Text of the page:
We rarely hear anything about the video game industry in the Philippines, but it has apparently grown since its humble beginnings in the early 2000s. According to the Game Developers Association of the Philippines, the game development sector in the country earned around 70 million dollars from the late 2011 to early 2012. Unfortunately, until today it remains to be one of the most underrated video game industries in Asia, even among the Filipinos themselves.
Nevertheless, there are several notable games that were developed by our very own video game industry. They may not be at par with the other games being played, but at least we can see that they’re taking small steps forward into the competitive portion of the industry. Without further ado, here are 8 Filipino video games that you may want to check out.
The first on the list would be the game that pioneered the game development industry in the country. Anito: Defend a Land Enraged, a role-playing game developed by Anino Games (now Anino Playlab), was released last November 2003 for Microsoft Windows. It was warmly received by Filipinos mainly because of the use of familiar features like terrifying creatures from Philippine mythology.
When it was released in the United States, however, the game received a lot of criticism in terms of game design, controls, and being an alleged rip-off of the popular Diablo franchise.
Developed by Erick Garayblas of Kuyi Mobile, Streetfood Tycon is an iOS game about time management wherein you have to serve your customers street food within a certain allotted time. It was downloaded over 4 million times, became the top game in various countries, and was chosen as the Best Mobile Game of 2012 in the Philippine Game Development Festival.
The best thing about it is that it makes you want to eat some kwek-kwek and fishballs. Yum.
One of the first Filipino mobile game applications, SIPA: Street Kick! was developed by Team O.P.S. Inc. The game’s main objective is for you to hit a shuttlecock with your feet and elbows for as long as you can. It has over 50,000 downloads on Google Play, and was featured in several news channels like ABS-CBN TV Patrol, GMA News TV, and Rappler.
Filipinos have a reputation for being lazy, but this mobile game developed by TOOCH Inc. suggests otherwise. Rather than emphasizing the true character of Juan Tamad, the iconic Filipino character was depicted in such a way that he can eventually overcome his laziness. The game features challenging puzzles and introduces positive values through various Filipino folklore related to Juan Tamad.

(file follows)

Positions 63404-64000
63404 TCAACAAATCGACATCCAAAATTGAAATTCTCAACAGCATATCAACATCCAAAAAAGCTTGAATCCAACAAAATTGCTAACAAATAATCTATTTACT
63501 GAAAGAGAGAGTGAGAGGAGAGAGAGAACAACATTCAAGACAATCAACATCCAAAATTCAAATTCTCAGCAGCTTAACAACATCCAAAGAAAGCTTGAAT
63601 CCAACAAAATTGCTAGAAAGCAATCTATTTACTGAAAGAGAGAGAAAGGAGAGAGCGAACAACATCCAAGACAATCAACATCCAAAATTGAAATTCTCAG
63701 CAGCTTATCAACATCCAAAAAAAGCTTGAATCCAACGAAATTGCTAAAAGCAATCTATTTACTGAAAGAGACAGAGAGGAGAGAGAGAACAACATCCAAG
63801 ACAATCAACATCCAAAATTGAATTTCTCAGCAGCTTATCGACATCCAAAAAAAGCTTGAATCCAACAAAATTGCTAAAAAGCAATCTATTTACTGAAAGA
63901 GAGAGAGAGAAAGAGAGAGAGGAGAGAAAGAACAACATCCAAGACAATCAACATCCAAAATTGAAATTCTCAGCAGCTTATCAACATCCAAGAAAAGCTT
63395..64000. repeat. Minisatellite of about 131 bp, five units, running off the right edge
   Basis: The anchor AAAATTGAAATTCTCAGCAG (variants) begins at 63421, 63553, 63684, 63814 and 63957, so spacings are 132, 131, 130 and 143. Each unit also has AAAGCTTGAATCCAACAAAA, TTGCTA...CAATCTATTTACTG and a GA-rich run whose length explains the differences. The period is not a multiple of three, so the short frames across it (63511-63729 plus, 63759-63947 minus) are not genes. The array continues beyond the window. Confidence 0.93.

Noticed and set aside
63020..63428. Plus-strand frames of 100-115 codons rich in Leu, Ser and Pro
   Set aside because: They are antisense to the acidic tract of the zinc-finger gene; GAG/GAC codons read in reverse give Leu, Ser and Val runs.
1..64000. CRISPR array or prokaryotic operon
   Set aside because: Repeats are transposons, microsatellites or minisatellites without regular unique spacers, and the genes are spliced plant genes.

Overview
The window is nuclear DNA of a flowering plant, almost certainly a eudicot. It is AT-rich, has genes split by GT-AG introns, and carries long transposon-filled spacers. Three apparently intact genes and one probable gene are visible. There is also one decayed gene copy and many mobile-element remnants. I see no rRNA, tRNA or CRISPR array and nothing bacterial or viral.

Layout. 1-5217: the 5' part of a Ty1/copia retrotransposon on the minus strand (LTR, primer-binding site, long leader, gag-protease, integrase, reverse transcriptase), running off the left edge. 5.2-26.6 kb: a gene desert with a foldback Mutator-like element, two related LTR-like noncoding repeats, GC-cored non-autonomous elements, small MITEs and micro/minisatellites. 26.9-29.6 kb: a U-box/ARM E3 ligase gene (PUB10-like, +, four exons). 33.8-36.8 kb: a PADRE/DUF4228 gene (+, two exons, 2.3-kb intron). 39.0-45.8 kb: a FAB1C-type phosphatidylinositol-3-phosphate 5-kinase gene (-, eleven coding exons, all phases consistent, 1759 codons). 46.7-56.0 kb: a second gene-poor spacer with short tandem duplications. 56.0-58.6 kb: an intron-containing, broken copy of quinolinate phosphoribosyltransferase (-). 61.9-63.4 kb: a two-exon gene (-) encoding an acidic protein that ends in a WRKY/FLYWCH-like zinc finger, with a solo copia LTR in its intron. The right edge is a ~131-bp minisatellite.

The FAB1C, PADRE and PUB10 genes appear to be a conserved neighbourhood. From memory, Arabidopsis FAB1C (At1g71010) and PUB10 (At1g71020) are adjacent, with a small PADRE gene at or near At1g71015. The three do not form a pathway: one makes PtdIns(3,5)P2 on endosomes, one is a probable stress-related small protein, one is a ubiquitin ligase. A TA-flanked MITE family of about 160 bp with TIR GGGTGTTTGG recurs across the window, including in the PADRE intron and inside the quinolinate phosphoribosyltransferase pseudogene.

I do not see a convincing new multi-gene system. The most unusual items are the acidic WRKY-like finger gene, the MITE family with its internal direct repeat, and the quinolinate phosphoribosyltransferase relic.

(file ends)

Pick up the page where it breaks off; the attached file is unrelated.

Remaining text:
The Adventures of Juan Not Tamad was rated 4+ in the iOS App Store.
Pretentious Game was created by Filipino game developer Bari Silvestre of BulkyPix. It was downloaded over 100,000 times on Google Play and was awarded the Director’s Choice Award at Casual Connect San Francisco 2013.
The game is basically about a blue square that is passionately in love with a pink square. To win the pink square’s love, the blue square needs to surpass several obstacles. With its relatable and unique gameplay, the game received good feedback from people around the world.
Developed by Aeus Tech, an Ilonggo startup specializing in mobile applications, Hit the Can is about a boy named Ace who is determined to become the best slipper thrower in the National Hit the Can Tournament. The game was rated 4+ in the iOS App Store, but unfortunately it as well-received as the other games on this list.
Catch the Guava is one of the more recent Filipino mobile games developed by 88GamePub. The mechanics of the game are simple: the main character, Juan, needs to open his mouth to catch fresh and golden guavas. By doing so he is able to woo a girl named Marie.
Since the game’s launch last October 11, it gained over 100,000 downloads on Google Play, and will release an iOS version on November 11.
Last but definitely not the least, Nightfall: Escape is the very first horror game in the country that’s currently undergoing development by Zeenoh Games. The game is about an aspiring journalist who attempts to investigate an abandoned mansion, after hearing reports of people missing in the Northern Philippines.
If you’re interested in trying it out, an early access version of the game was recently uploaded in Steam and would cost you P359.95. So far, the game has received good feedback from its alpha testers, and is constantly being updated by Zeenoh Games.
What do you think? Are you interested in playing these locally-made video games?